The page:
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March Madness Big 12 Conference Rewind: 2002

NCAA Womens Basketball: NCAA Tournament-Albany Regional-UCLA vs Connecticut

This March Madness Big 12 Rewind for 2002 takes you back to how the Big 12 Conference did in the 2002 NCAA Tournament.

The Big 12 in 2002

Three seasons must have felt like an eternity for the Kansas Jayhawks. That was three straight seasons without a Big 12 regular-season crown. Texas took it in 1999, while Iowa State won back-to-back titles in 2000 and 2001. Well, Kansas was having none of that in 2002. They not only won the regular season league crown, but they did it with a hint of dominance. The Jayhawks became the first team in Big 12 history to win a league title without a blemish.

That 16-0 regular season came at the expense of Oklahoma, which went 13-3 in league action, and Texas, Oklahoma State and Texas Tech, all of which went 10-6 in the Big 12. Missouri was the only remaining Big 12 team to finish above .500 in league action at 9-7.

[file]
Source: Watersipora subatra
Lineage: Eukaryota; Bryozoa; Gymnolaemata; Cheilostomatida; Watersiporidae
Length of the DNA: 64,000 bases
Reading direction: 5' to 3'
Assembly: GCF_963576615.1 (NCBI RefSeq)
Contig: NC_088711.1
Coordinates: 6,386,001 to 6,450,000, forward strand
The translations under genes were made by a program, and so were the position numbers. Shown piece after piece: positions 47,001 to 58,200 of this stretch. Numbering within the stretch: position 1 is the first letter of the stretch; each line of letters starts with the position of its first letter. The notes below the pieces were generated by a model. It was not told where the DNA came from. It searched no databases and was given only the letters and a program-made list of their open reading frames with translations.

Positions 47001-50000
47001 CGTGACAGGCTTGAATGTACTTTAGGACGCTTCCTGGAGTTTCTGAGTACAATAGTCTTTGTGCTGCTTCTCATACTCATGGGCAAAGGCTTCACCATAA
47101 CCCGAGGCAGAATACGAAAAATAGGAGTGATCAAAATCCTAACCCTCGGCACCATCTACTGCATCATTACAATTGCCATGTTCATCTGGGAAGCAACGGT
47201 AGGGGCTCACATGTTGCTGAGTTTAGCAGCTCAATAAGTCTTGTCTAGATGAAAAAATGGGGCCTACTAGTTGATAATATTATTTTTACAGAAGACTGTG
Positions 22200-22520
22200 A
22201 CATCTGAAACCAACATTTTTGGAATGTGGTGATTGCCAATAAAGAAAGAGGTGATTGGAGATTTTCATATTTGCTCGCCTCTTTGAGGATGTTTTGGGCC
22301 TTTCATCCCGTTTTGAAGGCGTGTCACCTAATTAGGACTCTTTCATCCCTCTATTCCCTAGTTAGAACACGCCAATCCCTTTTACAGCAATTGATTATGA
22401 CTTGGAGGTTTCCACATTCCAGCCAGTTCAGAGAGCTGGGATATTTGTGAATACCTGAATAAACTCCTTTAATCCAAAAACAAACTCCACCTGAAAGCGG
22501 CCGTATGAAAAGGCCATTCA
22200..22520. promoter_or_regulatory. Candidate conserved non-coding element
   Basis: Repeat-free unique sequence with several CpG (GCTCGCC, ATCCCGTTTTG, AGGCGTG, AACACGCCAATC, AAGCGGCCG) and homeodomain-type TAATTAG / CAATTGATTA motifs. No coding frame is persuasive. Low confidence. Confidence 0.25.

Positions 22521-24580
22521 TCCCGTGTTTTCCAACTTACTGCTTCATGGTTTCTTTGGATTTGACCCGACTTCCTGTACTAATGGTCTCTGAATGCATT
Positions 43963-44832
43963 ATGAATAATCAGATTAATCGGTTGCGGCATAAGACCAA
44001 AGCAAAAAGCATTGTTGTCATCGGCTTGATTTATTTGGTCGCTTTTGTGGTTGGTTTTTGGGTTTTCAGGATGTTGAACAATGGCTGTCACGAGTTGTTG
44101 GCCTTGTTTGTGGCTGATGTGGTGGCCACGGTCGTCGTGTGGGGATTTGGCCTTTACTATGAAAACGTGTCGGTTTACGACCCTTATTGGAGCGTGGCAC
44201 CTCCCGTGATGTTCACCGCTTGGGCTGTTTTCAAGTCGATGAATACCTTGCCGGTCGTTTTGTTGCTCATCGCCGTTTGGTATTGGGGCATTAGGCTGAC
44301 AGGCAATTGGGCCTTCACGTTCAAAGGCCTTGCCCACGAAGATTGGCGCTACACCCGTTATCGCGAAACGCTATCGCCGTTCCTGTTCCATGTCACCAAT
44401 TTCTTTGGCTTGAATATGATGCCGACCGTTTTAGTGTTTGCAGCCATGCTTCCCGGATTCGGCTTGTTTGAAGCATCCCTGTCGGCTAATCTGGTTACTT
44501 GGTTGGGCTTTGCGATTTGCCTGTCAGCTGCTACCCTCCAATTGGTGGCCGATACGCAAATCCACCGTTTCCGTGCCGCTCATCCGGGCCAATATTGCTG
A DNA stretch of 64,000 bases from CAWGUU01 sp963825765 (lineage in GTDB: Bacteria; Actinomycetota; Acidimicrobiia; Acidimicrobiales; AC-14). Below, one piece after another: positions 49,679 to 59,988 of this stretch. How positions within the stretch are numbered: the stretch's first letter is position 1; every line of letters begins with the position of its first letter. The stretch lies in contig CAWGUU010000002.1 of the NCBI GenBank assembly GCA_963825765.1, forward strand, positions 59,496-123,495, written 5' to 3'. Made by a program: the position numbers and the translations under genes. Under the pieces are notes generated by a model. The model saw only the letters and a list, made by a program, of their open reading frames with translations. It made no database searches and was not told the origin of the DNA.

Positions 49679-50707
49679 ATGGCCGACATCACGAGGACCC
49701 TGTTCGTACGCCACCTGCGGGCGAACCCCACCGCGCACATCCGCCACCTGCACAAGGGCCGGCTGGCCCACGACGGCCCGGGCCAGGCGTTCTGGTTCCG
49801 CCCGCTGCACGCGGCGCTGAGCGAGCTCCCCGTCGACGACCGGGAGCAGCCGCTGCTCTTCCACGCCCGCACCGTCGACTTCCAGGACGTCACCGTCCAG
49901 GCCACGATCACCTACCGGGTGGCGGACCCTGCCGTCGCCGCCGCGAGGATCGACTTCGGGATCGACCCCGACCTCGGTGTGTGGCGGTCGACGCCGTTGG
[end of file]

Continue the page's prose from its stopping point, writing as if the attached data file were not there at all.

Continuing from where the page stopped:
Kansas was a team to be reckoned with, and not just in the Big 12. A lot was expected of them with the return of future NBA players Drew Gooden, Kirk Hinrich and Nick Collison, along with Jeff Boschee, who as a freshman led the Jayhawks to their last regular-season crown. Head coach Roy Williams blended them with a talented recruiting class that featured three players that would eventually go on to the NBA — Wayne Simien, Aaron Miles and Keith Langford.

Kansas started the season No. 4 in the nation and never dropped below No. 8. Kansas held steady in the Top 4 for most of the season. The Jayhawks were No. 1 for a week in January before a loss to UCLA in non-conference action. Kansas reclaimed the No. 1 ranking in mid-February and hung onto it going into the Big 12 Tournament.